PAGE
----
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Fuel Plans Won't Meet Climate 10/20 06:32

   The world needs to cut by more than half its production of coal, oil and gas 
in the coming decade to maintain a chance of keeping global warming from 
reaching dangerous levels, according to a U.N.-backed study released Wednesday.

   LONDON (AP) -- The world needs to cut by more than half its production of 
coal, oil and gas in the coming decade to maintain a chance of keeping global 
warming from reaching dangerous levels, according to a U.N.-backed study 
released Wednesday.

   The report published by the U.N. Environment Program found that while 
governments have made ambitious pledges to curb greenhouse gas emissions, they 
are still planning to extract double the amount of fossil fuels in 2030 than 
what would be consistent with the 2015 Paris climate accord's goal of keeping 
the global temperature rise below 1.5 degrees Celsius (2.7 degrees Fahrenheit).

   Even the less ambitious goal of capping global warming at 2 degrees C (3.6 
degrees Fahrenheit) by the end of the century compared to pre-industrial times 
would be overshot, it said.

   Climate experts say the world must stop adding to the total amount of 
greenhouse gas in the atmosphere by 2050, and that can only be done by 
drastically reducing the burning of fossil fuels as soon as possible, among 
other measures.

   The report, which was released days before a U.N. climate summit begins Oct. 
31 in Glasgow, found most major oil and gas producers -- and even some major 
coal producers -- are planning on increasing production until 2030 or even 
beyond.

   It also concluded that the group of 20 major industrialized and emerging 
economies have invested more into new fossil fuel projects than into clean 
energy since the start of 2020.

   The disparity between climate goals and fossil fuel extraction plans -- 
termed the "production gap" -- will widen until at least 2040, the report found.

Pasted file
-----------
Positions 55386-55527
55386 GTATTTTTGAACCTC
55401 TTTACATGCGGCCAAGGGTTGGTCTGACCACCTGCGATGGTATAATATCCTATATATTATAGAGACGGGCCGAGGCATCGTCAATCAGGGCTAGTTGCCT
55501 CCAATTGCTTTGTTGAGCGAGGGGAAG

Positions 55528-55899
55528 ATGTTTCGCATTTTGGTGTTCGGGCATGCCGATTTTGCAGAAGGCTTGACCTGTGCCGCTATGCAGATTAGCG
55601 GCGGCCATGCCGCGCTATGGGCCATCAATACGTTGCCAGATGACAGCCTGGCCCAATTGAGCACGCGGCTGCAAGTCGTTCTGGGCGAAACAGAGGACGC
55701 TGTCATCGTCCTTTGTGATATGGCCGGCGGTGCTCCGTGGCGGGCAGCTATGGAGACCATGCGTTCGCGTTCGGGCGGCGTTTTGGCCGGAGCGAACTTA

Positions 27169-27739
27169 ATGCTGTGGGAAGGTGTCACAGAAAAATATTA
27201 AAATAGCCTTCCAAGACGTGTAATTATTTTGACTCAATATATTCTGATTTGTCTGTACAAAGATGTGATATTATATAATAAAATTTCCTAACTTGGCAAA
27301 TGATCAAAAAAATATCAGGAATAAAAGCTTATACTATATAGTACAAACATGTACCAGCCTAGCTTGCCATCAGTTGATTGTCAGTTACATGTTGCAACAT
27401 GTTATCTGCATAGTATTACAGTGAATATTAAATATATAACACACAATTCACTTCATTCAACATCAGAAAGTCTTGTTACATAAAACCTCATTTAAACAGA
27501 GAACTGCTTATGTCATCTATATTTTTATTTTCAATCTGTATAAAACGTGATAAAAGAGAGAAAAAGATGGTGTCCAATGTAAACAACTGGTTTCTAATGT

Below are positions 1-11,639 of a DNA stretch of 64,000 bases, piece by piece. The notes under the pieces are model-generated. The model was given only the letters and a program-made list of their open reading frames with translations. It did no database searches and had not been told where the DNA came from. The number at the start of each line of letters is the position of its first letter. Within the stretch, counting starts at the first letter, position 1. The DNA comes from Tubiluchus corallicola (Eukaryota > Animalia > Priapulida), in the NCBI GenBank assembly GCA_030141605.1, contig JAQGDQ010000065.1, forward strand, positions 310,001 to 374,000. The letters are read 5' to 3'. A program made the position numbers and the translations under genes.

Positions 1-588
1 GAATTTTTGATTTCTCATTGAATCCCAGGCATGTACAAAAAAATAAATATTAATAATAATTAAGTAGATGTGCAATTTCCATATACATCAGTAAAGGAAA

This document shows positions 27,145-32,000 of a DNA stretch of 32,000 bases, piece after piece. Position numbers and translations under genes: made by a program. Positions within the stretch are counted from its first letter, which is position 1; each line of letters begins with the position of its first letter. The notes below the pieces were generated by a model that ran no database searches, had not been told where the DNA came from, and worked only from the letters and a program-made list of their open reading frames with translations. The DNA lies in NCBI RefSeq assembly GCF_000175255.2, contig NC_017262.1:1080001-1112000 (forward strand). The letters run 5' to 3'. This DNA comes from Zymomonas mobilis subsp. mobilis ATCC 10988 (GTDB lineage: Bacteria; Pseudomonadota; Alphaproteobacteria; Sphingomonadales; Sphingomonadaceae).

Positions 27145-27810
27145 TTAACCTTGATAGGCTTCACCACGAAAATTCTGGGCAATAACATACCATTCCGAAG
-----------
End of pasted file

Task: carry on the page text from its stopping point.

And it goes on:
This would require increasingly steep and extreme measures to meet the Paris 
emissions goal, UNEP said.

   "There is still time to limit long term warming to 1.5C, but this window of 
opportunity is rapidly closing," said the agency's executive director, Inger 
Andersen, adding that governments should commit to closing the gap at the 
Glasgow climate summit.

   The report, which had more than 40 researchers contributing, examine 15 
major fossil fuel-producing countries.

   For the United States, they found that government projections show oil and 
gas production increasing to 17% and 12%, respectively, by 2030 compared to 
2019 levels. Much of that would be exported, meaning the emissions from burning 
those fossil fuels would not show up in the U.S. inventory although they would 
add to the global total.

   U.S. coal production is projected to decline by 30% over the coming decade 
compared to 2019.

   Costa Rica's environment and energy minister said the report shows the need 
to stop extracting fossil fuels to meet the Paris goals.

   "We must cut with both hands of the scissors, addressing demand and supply 
of fossil fuels simultaneously," Andrea Meza said.

   Costa Rica and Denmark are planning to launch a new group at the Glasgow 
summit, the Beyond Oil and Gas Alliance, to promote that effort.

 
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